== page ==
We can see from the Advertising Planning Index how people’s ideas of the relative values of Andrex and Delsey have changed. Chart 3 shows the percentage of people attributing the qualities of strength and softness to Andrex and Delsey over the past five years. You can see that up to 1966 the two brands were advancing at much the same rate; but since then Andrex has continued to go ahead and Delsey has dropped back. Not only are less people mentioning Delsey at all, but more people are saying “not so strong” and “not so soft” about it.

Now, I do not think that objectively the standards of the two physical products have diverged all that much. They have both always been of very high quality. Nor do I think people have suddenly thought to themselves “Delsey isn’t as soft as it was.” What has happened is that, relative to Andrex, people simply value Delsey a little less highly than they did, as a brand. These words are simply their way of expressing Delsey’s lower value and Andrex’s higher value to them. So where does this added value come from?

I think that pretty clearly the success of Andrex has been due to a blend of a lot of things. First of all, consistently high product quality and efficient marketing. Then Andrex’s early leadership in soft toilet paper and its leadership in innovations and product improvements – the positive approach. But the added values – the factor that allows Andrex to command a proper price – must certainly depend a good deal on the way in which the company has used advertising. Or to broaden that a little, the consistent way in which Andrex and its values have been presented to the public as a brand. Andrex has been very much a brand, not an object. And it is in this that I am sure the difference lies. Let me try to illustrate the point by looking at some of the Andrex advertising over the past twelve years.

On page 15 are some fairly different campaigns created by a lot of different people, approved and modified by a lot of different people. Superficially they very quite a lot, and yet there is quite a consistency. I think this is because they are dominated by the personality of Andrex itself. What runs through them all is not any unique product claim or unique feature or functional description. It is a sort of attitude of mind and values and tone of voice that belong to Andrex. Andrex the brand emerges as a clear personality. She is reliable, dainty, clean-living, domesticated, family-centred, radiating confidence in her ability to manage. It is this that makes Andrex, as it were, a nice person to have about the house.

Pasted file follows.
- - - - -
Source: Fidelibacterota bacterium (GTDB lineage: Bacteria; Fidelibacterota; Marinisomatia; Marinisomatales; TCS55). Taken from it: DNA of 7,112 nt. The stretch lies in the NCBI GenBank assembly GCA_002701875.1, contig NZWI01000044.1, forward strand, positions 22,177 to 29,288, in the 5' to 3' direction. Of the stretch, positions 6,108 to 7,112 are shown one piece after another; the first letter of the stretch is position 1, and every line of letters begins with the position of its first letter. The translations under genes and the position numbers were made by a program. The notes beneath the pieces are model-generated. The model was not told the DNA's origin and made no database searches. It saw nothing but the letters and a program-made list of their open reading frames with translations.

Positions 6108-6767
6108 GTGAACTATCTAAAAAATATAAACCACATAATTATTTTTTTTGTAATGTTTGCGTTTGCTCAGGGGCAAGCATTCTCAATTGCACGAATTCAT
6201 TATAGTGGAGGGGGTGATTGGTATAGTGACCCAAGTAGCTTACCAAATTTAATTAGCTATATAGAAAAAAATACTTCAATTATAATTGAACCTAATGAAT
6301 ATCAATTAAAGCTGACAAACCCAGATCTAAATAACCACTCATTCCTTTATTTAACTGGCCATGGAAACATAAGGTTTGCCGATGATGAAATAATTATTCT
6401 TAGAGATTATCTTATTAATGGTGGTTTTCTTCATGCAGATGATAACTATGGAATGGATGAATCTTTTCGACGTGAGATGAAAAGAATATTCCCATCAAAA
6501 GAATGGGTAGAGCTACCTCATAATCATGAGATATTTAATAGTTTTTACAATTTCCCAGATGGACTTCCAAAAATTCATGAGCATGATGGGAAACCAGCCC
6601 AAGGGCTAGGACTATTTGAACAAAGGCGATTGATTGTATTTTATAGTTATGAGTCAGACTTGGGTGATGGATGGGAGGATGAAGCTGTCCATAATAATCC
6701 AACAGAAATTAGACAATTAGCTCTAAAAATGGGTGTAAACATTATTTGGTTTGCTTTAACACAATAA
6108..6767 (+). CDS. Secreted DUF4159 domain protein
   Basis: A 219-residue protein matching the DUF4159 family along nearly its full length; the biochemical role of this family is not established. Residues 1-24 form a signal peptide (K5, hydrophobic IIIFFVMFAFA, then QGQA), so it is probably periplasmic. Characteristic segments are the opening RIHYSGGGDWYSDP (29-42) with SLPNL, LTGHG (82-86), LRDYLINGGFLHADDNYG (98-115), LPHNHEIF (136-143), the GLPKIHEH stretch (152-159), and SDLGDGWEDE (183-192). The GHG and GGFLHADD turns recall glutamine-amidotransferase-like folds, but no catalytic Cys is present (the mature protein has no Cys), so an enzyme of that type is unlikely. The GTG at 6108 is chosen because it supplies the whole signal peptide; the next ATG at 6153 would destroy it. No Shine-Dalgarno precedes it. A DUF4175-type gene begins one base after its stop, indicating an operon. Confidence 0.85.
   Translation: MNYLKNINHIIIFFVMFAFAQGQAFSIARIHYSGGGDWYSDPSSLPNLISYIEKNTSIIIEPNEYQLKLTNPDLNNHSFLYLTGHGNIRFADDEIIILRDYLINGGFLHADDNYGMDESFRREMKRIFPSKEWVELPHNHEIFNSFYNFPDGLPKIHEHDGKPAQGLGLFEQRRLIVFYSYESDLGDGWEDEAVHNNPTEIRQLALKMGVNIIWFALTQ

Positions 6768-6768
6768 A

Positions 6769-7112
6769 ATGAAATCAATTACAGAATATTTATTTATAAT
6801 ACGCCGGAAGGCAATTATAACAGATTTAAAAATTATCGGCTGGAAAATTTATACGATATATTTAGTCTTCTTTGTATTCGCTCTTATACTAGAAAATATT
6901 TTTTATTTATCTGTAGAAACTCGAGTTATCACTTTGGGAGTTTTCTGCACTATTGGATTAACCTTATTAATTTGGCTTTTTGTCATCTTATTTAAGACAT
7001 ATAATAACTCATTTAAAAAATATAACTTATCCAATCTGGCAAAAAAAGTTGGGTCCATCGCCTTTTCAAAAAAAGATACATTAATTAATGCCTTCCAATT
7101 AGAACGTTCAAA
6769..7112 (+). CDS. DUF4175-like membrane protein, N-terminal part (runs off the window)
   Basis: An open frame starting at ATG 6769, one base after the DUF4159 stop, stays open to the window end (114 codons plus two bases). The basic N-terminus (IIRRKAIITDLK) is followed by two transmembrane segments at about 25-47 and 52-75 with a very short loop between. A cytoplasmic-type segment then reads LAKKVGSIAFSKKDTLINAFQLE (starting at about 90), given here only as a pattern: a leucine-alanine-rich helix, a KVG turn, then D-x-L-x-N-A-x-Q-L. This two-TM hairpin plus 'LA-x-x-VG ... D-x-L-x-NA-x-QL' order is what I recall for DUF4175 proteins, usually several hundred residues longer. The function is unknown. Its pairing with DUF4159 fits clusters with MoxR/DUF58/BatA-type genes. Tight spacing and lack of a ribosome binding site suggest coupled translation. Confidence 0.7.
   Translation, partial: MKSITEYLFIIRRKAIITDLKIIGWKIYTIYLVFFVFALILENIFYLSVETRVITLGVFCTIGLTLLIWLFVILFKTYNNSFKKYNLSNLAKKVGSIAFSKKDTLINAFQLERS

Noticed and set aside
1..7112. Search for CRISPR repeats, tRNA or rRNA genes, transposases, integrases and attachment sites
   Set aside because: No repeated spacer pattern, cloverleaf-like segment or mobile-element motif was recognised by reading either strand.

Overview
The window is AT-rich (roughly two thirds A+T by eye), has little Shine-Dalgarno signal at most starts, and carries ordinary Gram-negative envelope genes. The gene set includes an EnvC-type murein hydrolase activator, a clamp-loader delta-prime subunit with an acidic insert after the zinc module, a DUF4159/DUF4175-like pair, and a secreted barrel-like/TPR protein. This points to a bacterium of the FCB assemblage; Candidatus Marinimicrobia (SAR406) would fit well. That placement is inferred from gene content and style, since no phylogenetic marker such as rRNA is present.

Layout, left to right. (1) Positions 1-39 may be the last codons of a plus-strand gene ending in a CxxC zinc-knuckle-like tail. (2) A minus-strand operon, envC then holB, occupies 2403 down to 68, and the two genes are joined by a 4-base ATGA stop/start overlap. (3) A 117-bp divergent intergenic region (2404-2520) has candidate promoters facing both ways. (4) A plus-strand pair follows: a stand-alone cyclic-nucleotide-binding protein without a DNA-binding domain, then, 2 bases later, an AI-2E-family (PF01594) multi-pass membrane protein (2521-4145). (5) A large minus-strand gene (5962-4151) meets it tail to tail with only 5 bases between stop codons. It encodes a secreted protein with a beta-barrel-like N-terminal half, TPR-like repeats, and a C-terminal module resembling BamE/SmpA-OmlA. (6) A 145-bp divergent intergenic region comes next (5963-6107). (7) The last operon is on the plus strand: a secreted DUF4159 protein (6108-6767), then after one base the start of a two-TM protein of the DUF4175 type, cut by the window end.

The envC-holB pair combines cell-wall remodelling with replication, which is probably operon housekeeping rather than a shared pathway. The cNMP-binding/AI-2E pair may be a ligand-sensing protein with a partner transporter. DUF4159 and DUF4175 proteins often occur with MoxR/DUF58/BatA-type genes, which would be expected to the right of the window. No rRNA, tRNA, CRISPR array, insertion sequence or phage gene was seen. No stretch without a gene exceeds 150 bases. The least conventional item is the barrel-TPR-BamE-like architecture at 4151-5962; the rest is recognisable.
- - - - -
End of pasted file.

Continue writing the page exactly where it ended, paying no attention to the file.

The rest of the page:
What I am saying, in fact, is that Andrex succeeds as a profit-earner because, in addition to its values as a product, the brand has values beyond the physical and functional ones. And that these added values contribute to a brand personality. People choose their brands as they choose their friends. You choose friends not usually because of specific skills or physical attributes (though of course these come into it) but simply because you like them as people. It is the total person you choose, not a compendium of virtues and vices.

This might perhaps be thought a rather fanciful way of describing why one brand is valued more than another. But it is not too hard to find evidence to support it. For instance, blind versus named product tests. Here is one example:

You can see that when these two brands are tested against each other blind, Brand L is an easy winner. When the two brands are names, they come out about even. Quite clearly there is something in Brand K as a brand which raises its value to that of Brand L. It cannot be a physical or functional thing – since that would presumably have arisen in the blind test. Brand K clearly has more added values – non-functional values – than Brand L. Here is another example:

Brands A and B appear to be level on physical, functional performance, but Brand B has considerably more added values.

One could add of course a lot of evidence from outside marketing to demonstrate the power of these non-functional values. For instance, the well-known placebo effect in medicine, whereby an inert substance will cure the patient if the patient thinks it will. Or the Hawthorne experiments, which showed how productivity was put up among a group of workers, not by the actual changes in working conditions but through the emotional rewards of having the management take an interest in them. Not only are people influenced by such values, but I think that as they become better off, they will get more and more of their rewards in life from the non-functional. They will require style as much as performance. They will value brands for who they are as much as for what they do.

I think that in the advertising business we may all have been slow to recognize this because there is still a puritan streak in us which says that it is wicked for people to have non-functional values, that they ought to buy brands for function and performance only. I cannot really see any reason why we should have this feeling. If we are really honest with ourselves, we must surely admit that on the whole the non-functional pleasures that we ourselves get are more intense and meaningful than the functional.